Cool. We need to work on messaging. I can’t remember who said this earlier, but she said something like, “Why do we suck at messaging?” It’s tiresome to counteract every lie the anti-choicers make. Why do people believe the crap they say on Fox News and the crap Jill Stanek says at her blog? Is it easier to believe a lie? Let’s face it the antis are well funded and play on people’s emotions. It’s not about logic or facts. Conservatives have learned the art of manipulating people’s emotions.

    And I wanted to offer a distinction about civility. I think there is something I would call “grounded civility” and then something I will call “anxious civility because we don’t want things to get messy.”  I think the latter drives us too often and its our anxiety/fears (and lack of examination of them) that can make us impotent.

    Beautifully said.

  • colleen

    I’ve noticed that too.

    Odd that the people doing it seem reluctant to discuss it further. Ironically, it’s also sort of rude in a passive-aggressive way.

     

  • colleen

    What do we hope to achieve/gain/understand from “common ground?

    ‘Third Way’ Democrats will achieve some justification and cover for selling us down the river and call it “fresh thinking”.. Just watch the next two years.

  • rccrawfordswbellnet

    Truth is what people believe to be true, regardless of the whether it is true /untrue.

    Most people believe a path to the truth that traverses untruth is defensible as long as “truth” is reached in the end.

    Anti choice people are not untruthful– in their own minds–. Neither are they “anti choice” but instead see themselves as “savers” of babies. They believe what is untruthful because they feel that the ultimate result is the “saving” of a human, an ultimate truth.

     

    Anti choice people believe what they say is true. 

    –again—

    Anti choice people believe what they say is true. 

    They believe untruthful things because they really truely believe doing so will reach an untimate truth.

     

    How do you deal with someone that believes what is untrue and refuses to change? How do you stop them from convincing others to ignore the truth and believe what will lead to their “ultimate truth”.

    Reasoning will work with some, insult with others, civility with some and force of law with some. There is no single path. All paths must be taken.

    One must be civil with some, uncivil with others and take the tact that secures the goal. All paths that lead to the “real” truth must be traveled.

     

     

  • trustingwomen

    Can I just say how incredible it is to have this kind of dialogue and engagement about the things we hold so dear?

    It’s the end of a long day and I am going to let my playful preacher/theologian self creep out here. I love how this dialogue has meandered and flowed to a discussion of truth.

    Tell all the Truth but tell it slant–
    Success in Circuit lies
    Too bright for our infirm Delight
    The Truth’s superb surprise…
    -Emily Dickinson

    How do we know truth? Not just facts but truth? We know truth by its liberating effects. Any claim of truth is tested by its living effect.  I do not want to challenge neo-cons/anti-choicers because they have bad facts (which they do).  I want to challenge them because their “facts” and their “truths” have been tested and shown to sow seeds of violence, oppression, and suffering. Thus they are revealed as untrue. But for some reason, their untruths are deemed more believable.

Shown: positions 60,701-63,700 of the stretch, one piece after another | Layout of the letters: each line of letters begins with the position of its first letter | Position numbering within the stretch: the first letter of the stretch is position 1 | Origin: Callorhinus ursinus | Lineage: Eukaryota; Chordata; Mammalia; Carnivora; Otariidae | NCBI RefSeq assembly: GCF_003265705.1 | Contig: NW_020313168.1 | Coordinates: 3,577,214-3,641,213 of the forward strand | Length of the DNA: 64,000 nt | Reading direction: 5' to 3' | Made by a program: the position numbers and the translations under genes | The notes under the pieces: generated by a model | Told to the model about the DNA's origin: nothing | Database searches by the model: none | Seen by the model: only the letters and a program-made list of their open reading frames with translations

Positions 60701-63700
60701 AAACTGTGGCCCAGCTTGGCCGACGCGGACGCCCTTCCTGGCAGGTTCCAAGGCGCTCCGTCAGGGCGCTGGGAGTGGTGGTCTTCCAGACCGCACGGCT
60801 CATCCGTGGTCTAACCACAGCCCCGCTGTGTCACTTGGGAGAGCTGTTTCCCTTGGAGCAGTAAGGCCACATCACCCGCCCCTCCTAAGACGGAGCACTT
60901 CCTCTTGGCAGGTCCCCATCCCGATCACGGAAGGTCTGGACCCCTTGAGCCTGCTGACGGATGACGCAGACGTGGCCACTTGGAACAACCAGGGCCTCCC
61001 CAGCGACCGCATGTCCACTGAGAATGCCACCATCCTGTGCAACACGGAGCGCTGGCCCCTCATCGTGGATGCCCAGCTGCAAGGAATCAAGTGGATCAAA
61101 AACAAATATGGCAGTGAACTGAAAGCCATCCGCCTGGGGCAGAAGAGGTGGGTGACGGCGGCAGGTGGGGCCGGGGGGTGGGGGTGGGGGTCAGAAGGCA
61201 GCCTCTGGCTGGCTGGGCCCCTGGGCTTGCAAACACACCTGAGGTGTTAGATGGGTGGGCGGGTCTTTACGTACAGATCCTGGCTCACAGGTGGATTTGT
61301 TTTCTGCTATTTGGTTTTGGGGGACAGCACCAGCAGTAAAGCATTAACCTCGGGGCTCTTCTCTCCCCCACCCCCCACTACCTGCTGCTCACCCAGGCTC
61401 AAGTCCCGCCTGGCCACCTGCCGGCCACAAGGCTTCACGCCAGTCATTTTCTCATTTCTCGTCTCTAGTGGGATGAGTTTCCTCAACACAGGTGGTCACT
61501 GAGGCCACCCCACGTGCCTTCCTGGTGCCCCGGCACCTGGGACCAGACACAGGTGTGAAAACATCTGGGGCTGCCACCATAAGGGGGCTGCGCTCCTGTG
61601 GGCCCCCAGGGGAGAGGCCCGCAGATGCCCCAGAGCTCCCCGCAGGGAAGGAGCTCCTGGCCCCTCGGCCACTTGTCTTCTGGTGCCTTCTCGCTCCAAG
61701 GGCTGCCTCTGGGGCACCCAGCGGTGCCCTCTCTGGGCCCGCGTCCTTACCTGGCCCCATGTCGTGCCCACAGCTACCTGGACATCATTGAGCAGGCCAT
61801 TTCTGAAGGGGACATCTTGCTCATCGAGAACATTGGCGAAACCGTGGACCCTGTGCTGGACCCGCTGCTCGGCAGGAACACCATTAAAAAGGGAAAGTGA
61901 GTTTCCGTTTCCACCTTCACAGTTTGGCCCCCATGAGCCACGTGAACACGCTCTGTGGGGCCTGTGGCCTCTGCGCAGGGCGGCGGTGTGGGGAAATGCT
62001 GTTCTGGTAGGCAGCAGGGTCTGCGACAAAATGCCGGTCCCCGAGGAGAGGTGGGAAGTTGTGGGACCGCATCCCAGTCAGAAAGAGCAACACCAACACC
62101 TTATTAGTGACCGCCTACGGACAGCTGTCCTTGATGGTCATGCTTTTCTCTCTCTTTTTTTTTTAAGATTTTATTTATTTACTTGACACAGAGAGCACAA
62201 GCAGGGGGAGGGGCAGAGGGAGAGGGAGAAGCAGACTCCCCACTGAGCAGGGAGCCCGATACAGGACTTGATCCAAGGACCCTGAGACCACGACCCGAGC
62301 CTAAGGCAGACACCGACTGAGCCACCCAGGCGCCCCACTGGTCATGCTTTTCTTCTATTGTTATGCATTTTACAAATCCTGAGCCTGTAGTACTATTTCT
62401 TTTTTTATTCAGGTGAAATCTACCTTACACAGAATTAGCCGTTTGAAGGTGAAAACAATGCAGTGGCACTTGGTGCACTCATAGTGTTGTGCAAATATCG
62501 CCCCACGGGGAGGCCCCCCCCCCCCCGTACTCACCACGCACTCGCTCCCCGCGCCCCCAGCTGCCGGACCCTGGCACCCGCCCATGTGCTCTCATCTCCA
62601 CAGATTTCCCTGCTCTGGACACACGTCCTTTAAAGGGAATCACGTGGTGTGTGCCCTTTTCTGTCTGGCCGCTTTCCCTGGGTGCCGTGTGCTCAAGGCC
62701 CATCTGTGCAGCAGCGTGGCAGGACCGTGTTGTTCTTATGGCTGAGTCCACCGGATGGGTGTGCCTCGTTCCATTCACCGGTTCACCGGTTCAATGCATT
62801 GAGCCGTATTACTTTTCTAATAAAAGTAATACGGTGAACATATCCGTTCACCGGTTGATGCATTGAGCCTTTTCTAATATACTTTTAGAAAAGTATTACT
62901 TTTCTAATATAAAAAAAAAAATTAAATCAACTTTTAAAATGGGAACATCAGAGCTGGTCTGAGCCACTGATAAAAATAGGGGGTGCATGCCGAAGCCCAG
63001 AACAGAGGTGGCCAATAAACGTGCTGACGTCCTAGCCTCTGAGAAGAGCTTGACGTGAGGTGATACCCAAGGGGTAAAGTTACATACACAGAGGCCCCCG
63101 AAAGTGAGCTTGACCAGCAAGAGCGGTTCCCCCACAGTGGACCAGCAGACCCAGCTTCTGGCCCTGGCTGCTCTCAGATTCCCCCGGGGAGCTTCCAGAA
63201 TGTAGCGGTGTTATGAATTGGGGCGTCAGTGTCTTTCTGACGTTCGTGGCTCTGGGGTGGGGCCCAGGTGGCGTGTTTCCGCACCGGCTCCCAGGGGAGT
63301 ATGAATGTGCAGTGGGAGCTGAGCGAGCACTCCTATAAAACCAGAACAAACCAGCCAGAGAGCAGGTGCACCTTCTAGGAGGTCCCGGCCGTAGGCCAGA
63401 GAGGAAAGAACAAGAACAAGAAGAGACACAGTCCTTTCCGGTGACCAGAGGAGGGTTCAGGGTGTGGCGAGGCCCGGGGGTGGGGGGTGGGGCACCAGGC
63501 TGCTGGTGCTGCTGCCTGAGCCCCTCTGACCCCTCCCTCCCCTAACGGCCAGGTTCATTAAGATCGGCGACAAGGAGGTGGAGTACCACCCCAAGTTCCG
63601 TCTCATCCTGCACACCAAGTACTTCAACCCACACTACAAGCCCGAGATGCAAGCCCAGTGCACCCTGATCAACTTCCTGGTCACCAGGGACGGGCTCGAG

“It takes courage, private and public, to opena  truth process where we may differ, even passionately, without violence. Often in the interest of avoiding violence, families, communities, churches, governments all routinely shut down challenges to authority and boundary–but then violence becomes inevitable.”
    -Theologian Catherine Keller

    In gratitude for courage and good company,
    TW

  • arekushieru

    The media no longer play the role of watchdogs, keeping politicians and public servants, and groups accountable. Instead, the broader media has become a megaphone, much of it ranging from disseminating/perpetuating/amplifying information put out by the powerful without question and some of it purposefully disingenuous and in the interest of hate-mongering (e.g. Beck, Limbaugh) The elevation of “bipartisanship,” “common ground” and other such things as “feel good” goals. You can and do have terrible policies created via bipartisanship. Unfortunately, President Obama has made this worse instead of recognizing the problems and trying to change that dynamic by doing what is right, not what will get him re-elected. The tax bill right now–being lauded because it is a compromise–is but one example. The fact that it is a compromise does not mean anything really. It’s not the set of policies we need right now. My point here is that these issues are multidimensional, true reformist progressives are playing catch-up from 20+ years of building an ultra conservative echo chamber and challenging that will take time and resources we may no longer have. Meanwhile, politicians continue to make policy and seek compromises that whittle away other people’s rights, health, lives, and they become collateral damage. 

    “…multidimensional… resources we may no longer have… politicians continue to make policy… that whittle away other people’s rights….”